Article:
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It was encouraging to walk the opening day of the recent Pitti Immagine Bimbo show in Florence, Italy, and see the aisles packed! And it wasn’t just window shoppers. Buyers were sitting seat to seat in booth after booth, actively writing orders. Was I transported back in time to the go-go ’90s? (Many of the fashions did have a grunge-meets-hip-hop vibe.) Might it be an economic tailwind? (Perhaps, but the volatility associated with any such forecast is nothing to hang your hat on.) Has the consolidation of retail reached a level where “put pen to paper” people are the sole survivors? Were Fall ’19 collections just that good? Could the improvement stem from the Pitti Bimbo organizers’ efforts to draw traffic in the weeks leading up to the show, enticing buyers with a line-up of fashion shows, Barbie’s 60th anniversary celebration and seminars?    

The answer is likely a combination of all the above. Every show needs a mix of good fortune, momentum and attractions to succeed. Above all, a show’s success depends on exhibitors delivering the goods. Fortunately, Pitti Bimbo delivered. The Fall ’19 collections on display were as broad as they were diverse, and as enticing as they were inspiring. Dolce & Gabbana’s jacquard and heraldic prints for babies and organza, chiffon and poplin dresses for girls showcased in an enchanted forest setting of giant mushrooms and stuffed toy rabbits were fashion fairy tales come true. Lorenzo Serafini’s collection of edgier children’s knitwear, sweatshirt mini-dresses, Lurex and zebra stripes had ’90s street fashions on total recall. Meanwhile, Paolo Pecora took a different route, whisking customers to the Alps with snowboarding motifs, large pockets and patterns from cross-country ski jerseys. Cursive embroidery, graffiti screen-prints, hearts, hedgehogs and peace signs motifs were other popular themes found throughout the show. It was a cornucopia of color, cuts and curated assortments.

While the too-cute factor played strong as always, many designers upped the ante to incorporate meaningful messages into their collections. Timely and sensitive issues like mental health, self-esteem, sustainability, love and friendship were woven into wearable designs. The messaging was clear but not too heavy. (This is still childrenswear, after all.) Italian fashion label Stella Jean’s collection, for example, is an ode to multiculturalism, including masculine fabrics combined with tribal patterns and waves reminiscent of Japanese prints. Marcelo Burlon presented a line of sweatshirts and T-shirts featuring all-over prints paired with endangered wild animals in collaboration with the World Wildlife Fund. A portion of sales will support the environmental organization. Scandinavian brand Molo’s collection featured an “it’s okay to be different” theme. Examples included “different together” tracksuits with macro sports graphics that say “good spirit,” and striking interstellar designs with the banner “Children of the Universe.” CEO Mogens Jepsen, the subject of this issue’s Q&A (p. 8), believes touching on larger societal issues is important, especially in today’s increasingly divided political landscape. As a parent of three children, the exec believes it’s his duty to try and make the world a better place. As an entrepreneur who launched his business in a makeshift office in his tiny bedroom 16 years ago, it’s not in his blood to sit back and wait for someone else to do it. The company, known for its quirky streetwear aesthetic in baby to age 16. Distribution spans hundreds of leading accounts worldwide and includes 11 company-owned concept stores and a staff of more than 130 employees. Not bad for a two-person startup working out of a tiny apartment bedroom. The story of Molo’s rise to prominence—driven by a dream, hard work and determination—is inspiring. It can be done.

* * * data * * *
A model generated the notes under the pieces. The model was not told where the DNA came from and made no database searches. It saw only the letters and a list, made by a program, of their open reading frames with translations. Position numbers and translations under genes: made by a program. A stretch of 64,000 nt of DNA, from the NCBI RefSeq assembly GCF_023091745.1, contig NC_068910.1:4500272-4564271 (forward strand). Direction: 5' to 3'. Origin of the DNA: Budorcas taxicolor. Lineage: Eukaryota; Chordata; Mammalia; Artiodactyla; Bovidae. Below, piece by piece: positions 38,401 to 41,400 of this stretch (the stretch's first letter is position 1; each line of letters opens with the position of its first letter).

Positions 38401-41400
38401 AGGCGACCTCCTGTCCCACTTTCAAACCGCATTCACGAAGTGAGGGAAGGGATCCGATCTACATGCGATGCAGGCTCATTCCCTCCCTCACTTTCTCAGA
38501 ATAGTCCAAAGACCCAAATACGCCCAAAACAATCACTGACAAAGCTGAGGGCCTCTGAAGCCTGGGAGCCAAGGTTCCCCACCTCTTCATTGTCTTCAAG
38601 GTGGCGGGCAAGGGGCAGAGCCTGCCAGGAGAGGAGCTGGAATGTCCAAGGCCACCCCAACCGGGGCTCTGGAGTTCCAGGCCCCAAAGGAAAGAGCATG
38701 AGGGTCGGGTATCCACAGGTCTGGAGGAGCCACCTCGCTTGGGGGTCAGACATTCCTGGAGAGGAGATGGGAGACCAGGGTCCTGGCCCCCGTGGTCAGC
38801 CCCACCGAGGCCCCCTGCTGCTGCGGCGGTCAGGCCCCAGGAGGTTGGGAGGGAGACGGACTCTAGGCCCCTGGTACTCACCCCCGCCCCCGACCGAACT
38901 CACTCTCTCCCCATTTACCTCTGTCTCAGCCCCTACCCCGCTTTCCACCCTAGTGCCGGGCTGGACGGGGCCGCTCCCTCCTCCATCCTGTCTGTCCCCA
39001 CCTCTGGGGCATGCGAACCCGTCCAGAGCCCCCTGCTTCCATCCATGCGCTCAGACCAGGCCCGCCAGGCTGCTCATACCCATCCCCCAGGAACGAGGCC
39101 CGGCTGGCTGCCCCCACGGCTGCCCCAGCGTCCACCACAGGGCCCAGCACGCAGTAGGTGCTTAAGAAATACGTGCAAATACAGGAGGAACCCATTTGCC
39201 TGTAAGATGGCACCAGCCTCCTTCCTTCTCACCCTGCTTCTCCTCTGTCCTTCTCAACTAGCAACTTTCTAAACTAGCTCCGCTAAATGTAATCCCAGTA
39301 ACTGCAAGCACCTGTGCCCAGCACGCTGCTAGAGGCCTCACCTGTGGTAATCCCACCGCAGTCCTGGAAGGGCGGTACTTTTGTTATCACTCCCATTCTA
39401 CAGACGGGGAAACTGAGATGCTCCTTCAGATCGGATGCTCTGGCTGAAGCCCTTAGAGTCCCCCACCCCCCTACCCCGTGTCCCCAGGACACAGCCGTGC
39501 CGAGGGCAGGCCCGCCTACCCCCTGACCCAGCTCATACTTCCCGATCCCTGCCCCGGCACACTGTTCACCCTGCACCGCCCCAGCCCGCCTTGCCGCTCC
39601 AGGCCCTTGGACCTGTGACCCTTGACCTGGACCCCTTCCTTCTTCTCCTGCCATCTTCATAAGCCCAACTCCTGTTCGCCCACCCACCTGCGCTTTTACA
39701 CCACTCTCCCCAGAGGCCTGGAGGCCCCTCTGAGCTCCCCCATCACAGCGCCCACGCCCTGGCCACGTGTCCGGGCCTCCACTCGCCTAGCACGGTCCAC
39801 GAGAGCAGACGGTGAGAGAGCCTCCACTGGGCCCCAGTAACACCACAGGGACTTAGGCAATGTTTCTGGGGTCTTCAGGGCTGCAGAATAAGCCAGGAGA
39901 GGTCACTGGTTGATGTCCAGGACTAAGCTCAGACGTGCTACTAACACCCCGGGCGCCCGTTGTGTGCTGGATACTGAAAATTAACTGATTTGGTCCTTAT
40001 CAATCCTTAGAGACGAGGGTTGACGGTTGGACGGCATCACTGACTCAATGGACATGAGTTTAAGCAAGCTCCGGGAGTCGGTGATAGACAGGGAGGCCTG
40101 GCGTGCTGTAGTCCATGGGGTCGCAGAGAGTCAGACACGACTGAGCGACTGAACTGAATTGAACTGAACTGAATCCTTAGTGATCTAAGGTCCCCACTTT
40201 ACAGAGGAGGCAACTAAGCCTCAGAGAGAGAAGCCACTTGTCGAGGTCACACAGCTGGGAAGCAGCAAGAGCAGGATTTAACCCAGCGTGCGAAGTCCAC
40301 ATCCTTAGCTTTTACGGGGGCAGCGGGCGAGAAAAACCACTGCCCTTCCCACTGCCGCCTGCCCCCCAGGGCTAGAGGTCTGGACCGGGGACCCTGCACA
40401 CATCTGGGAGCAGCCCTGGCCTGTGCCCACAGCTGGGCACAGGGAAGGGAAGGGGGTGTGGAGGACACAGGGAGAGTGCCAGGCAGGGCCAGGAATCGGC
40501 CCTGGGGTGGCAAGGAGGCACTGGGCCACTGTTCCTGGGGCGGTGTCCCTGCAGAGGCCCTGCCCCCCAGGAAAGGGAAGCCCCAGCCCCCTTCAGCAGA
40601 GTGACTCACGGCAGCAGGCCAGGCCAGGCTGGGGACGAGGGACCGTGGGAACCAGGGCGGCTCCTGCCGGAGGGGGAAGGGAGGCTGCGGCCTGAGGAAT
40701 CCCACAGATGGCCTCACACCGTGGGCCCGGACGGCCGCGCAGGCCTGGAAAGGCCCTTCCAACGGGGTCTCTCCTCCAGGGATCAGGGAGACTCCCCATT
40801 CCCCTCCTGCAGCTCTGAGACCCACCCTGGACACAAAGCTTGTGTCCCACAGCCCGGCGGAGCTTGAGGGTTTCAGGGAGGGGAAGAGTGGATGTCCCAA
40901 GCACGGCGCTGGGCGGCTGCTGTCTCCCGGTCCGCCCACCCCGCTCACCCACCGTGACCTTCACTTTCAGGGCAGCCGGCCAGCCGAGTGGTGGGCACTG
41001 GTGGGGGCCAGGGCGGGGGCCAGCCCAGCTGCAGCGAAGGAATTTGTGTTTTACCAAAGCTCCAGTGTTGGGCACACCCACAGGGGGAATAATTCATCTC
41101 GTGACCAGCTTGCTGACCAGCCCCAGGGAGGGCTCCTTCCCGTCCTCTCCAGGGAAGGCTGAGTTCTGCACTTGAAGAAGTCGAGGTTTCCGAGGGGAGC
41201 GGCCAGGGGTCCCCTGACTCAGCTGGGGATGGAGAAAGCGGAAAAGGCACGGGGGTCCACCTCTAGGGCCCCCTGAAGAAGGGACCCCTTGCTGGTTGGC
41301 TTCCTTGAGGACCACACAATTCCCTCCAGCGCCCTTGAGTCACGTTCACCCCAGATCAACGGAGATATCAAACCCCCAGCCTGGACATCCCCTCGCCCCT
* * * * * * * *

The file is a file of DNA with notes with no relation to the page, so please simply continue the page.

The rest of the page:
Entrepreneurs like Jepsen are behind so many success stories in our wonderful industry. They’re people who decided to just do it. They blend grit, talent, innovation, resilience, timing and, perhaps most of all, passion into a recipe for success. Jil Garcia, president of Malibu Sugar and writer of “A Note to My Younger Self” (p. 12), started her tween brand in her living room. Divorced with two toddlers to raise on her own at age 34, Garcia picked up the pieces and got to work. It was part-time jobs to make ends meet at first, but after making a monogrammed T-shirt for her daughter and, soon after, for the neighborhood kids, the seeds of what would become Malibu Sugar take root. Garcia’s entrepreneurial road to success was bumpy and included a few detours. But she persevered. More importantly, she fulfilled her greatest goal of all: setting an example for her children.

Entrepreneurs at various stages of their journeys lined the aisles of Pitti Bimbo just like other childrenswear shows around the world. Whether they’re newbies in startup mode (a few samples on display in a pipe-and-drape booth) or old pros in booths that look like a tricked-out showrooms, resilience is in their DNA. They continue to dream—one collection, conversation and order at a time. While the road to success may be long, winding and bumpy, they persevere, oftentimes against what seem like insurmountable odds. In doing so they set a fine example for us all to follow our dreams. In the immortal words of Christopher Robin: “You’re braver than you believe, stronger than you seem and smarter than you think.”


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